"They are going to sign what we call ballot paper, a paper that will tell us they are committed to key human rights issues," Sogbandi said.  "After [the] elections, we are going back to say you were committed to A, B, C, and D, so the death penalty is one of those issues we want people to be committed to."

Sogbandi notes several African countries have recently taken measures to abolish the death penalty, including Benin and Togo.  He hopes Sierra Leone is another country that follows through.

You May Like

Jihadist Assassin says Goal of Tunisia Murders Was Chaos

Abu Muqatil at-Tunusi’s remarks in a propaganda interview also cast light on attack on Bardo Museum More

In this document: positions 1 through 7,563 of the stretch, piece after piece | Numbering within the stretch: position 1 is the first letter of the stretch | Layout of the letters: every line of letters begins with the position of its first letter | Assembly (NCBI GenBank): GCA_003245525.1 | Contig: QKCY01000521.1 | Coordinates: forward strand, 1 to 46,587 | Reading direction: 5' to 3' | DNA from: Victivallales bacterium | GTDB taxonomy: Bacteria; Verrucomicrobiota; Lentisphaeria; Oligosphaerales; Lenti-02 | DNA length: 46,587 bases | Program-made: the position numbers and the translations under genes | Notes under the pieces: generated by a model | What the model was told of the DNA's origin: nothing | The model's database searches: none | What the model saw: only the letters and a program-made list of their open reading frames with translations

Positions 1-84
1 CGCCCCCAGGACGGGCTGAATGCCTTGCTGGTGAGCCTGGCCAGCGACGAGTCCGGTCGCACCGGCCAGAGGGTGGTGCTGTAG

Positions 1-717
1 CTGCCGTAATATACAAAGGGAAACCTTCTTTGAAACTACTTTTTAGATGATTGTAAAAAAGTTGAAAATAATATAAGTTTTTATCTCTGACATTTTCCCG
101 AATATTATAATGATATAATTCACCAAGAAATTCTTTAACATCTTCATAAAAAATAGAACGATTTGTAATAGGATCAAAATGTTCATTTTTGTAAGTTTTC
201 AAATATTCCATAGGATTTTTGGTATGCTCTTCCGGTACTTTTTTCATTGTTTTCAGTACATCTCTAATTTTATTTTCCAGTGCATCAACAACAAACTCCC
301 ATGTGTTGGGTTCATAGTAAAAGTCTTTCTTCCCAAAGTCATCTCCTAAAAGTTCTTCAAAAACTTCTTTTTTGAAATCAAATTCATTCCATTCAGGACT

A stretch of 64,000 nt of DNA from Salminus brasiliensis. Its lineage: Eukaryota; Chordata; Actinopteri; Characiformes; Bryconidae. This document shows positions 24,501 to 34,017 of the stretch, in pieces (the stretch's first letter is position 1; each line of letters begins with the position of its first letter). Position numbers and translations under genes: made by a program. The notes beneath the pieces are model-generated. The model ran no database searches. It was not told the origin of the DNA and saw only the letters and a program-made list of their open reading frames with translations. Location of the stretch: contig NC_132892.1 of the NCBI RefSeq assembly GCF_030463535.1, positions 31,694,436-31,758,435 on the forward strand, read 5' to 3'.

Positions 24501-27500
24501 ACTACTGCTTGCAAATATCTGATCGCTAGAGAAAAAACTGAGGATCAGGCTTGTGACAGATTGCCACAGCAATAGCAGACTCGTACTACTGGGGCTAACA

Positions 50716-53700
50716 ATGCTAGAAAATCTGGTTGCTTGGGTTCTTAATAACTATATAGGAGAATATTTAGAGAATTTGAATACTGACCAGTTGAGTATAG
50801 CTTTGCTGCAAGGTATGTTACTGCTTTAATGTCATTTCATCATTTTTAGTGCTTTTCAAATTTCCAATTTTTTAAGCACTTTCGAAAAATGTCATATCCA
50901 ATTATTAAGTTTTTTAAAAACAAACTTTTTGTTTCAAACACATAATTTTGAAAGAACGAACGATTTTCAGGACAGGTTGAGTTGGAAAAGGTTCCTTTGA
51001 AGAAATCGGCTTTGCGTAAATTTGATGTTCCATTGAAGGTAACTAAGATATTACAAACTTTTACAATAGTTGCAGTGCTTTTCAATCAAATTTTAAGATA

Russia Denies License to Tatar-Language TV Station in Crimea

OSCE official says denial shows 'politically selective censorship of free and independent voices in Crimea is continuing' More

Kenyan Startups Tackle Expensive Remittances Through Bitcoin

Some think services could give Western Union a run for its money, though others say it’s still got a long way to go More

Featured Videos

Your JavaScript is turned off or you have an old version of Adobe's Flash Player. Get the latest Flash player.
Indiana Controversy Highlights Divergent Meanings of Religious Freedomi
X
Jerome Socolovsky
April 01, 2015 1:41 AM
Indiana’s state government has triggered a nationwide controversy by approving a law that critics say is aimed at allowing discrimination against gays and lesbians. The controversy stems from divergent notions of religious freedom in America. VOA's Jerome Socolovsky reports.
Video

Video Indiana Controversy Highlights Divergent Meanings of Religious Freedom